When it comes to paying another person, there really is no standard way to do so, and many hurdles stand in the way of completing a person-to-person transaction. This is certainly not due to lack of need, however. Roommates splitting rent and the utilities, diners sharing the bill, friends sending monetary gifts for birthdays or other special occasions, and travelers splitting vacation costs are the top five use cases for person-to-person payments, which currently amounts to between $50 and $80 billion according to Payments Review. While the vast majority of these payments are still made in cash and to a lesser extent, personal checks, transferring money through online platforms and mobile apps is increasing rapidly.
Recent years have shown a growing number of people actively sending money and paying online through platforms like PayPal, Google Wallet, Cash App, Venmo, and a host of others. With the advances made in smart phone technology and convenience being the rule for a majority of mobile device users, the evolution of mobile P2P payments seems like a natural progression.
Progression is apparently popular – 69 million users in the U.S. alone are already using P2P payments and that number is expected to nearly double by 2020 with 126 million anticipated users, according to Payments Review.
Overall, the value of all digital payments is primed to reach $3.9 trillion this year, which represents an increase of more than 14% of last year’s total, said Juniper Research in a study released in early May. Additionally, while the bulk of transaction value (55%) will be accounted for by online retail purchases for physical goods, P2P money transfers will see the largest year-on-year net increase in value ($200 million).
Juniper’s study also suggests that the U.S. will see particularly strong growth in P2P payments with bank-backed Zelle expected to build on its successful 2016 debut, as additional big-name banks come on board. It’s really no secret that when Bank of America, Citi, Chase, and others decided to team up to create the Zelle platform, they were quite aware that person to person represented the future of payments (not to mention they were afraid of missing out on a huge opportunity to keep existing customers from using other platforms to make payments).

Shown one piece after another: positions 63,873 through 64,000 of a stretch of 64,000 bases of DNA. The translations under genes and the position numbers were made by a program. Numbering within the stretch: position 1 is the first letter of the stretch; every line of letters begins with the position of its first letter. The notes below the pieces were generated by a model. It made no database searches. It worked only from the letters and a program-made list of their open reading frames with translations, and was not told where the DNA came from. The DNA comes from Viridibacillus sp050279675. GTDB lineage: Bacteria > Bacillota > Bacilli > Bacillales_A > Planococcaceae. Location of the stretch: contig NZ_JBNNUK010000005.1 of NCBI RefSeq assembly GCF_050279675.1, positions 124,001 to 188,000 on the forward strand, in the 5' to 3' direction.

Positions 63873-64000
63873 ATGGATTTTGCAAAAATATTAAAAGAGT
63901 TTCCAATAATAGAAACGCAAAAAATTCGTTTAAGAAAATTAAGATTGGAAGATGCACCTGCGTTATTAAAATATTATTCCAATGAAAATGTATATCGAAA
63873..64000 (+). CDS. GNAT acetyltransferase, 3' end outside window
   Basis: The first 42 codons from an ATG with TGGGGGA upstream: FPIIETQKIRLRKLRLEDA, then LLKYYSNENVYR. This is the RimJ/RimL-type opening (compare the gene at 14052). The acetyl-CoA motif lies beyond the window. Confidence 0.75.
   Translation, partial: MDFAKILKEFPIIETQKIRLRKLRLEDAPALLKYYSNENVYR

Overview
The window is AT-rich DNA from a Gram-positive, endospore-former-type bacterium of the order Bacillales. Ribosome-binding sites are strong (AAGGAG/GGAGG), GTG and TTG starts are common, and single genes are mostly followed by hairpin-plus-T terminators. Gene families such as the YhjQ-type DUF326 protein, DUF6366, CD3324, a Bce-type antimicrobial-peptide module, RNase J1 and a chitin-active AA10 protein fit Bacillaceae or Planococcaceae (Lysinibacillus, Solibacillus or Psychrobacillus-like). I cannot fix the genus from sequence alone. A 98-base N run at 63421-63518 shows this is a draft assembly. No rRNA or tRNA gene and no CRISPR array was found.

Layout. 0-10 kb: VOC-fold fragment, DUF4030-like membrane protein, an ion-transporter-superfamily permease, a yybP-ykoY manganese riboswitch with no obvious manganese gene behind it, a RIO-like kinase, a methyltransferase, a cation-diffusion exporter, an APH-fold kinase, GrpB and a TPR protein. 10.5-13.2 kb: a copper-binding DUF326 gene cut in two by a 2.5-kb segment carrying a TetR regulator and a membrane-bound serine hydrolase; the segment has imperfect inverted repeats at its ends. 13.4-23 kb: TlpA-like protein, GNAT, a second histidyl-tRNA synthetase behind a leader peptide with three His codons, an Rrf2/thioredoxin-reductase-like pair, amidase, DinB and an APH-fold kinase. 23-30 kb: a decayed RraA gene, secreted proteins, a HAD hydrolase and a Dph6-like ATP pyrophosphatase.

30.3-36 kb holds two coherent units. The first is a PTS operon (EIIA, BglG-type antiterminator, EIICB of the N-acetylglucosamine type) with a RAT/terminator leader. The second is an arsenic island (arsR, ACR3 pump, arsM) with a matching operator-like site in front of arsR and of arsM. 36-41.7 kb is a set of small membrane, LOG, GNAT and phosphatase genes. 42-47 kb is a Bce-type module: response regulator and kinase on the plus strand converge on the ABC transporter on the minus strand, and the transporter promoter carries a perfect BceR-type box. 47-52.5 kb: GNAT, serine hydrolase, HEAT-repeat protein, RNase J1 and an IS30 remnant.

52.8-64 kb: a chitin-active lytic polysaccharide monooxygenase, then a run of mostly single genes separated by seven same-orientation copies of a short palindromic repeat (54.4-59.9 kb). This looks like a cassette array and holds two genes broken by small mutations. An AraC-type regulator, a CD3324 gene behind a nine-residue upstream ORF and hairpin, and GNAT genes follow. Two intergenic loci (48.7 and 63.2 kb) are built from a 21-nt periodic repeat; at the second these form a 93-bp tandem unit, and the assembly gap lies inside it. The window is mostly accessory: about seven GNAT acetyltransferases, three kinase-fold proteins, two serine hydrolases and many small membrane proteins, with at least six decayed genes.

The argument that Zelle was created in an attempt to keep up is a legitimate one: for starters, PayPal, Venmo, and Dwolla are three of the more popular P2P services and they are not affiliated with banks. They are also digital wallets, meaning that users store funds for their P2P accounts until sending a payment or depositing money into a linked bank account.
For a few years now, PayPal has led the charge and is still the leader in the P2P space. Just how big is a payment service like PayPal? If it were a bank, the collective holdings in all of its individual accounts would make it the 21st-largest bank in the U.S. (Payments Review). Ironically enough, the company did not start off as a P2P service – it was created to pay merchants on eBay, but PayPal saw the need for a P2P payment provider in the payments space and has reaped the rewards ever since by allowing simple financial transfers between people.
Obviously there is a sizeable – and largely untapped for the time being – market of P2P users ready to use these types of payments. A host of platforms including conglomerates like Zelle aim to garner a lot of the expected usage in the coming years.
Now, more than ever, people want a convenient way to transfer money between each other and P2P payment platforms offer a great way for anyone to make these payments quickly and with minimal hassle – without having to visit the bank.
National Merchants Association takes convenience to another level with safe and secure processing. If you’re looking for the best way to process transactions, whether person to person or for your business, feel free to contact NMA today!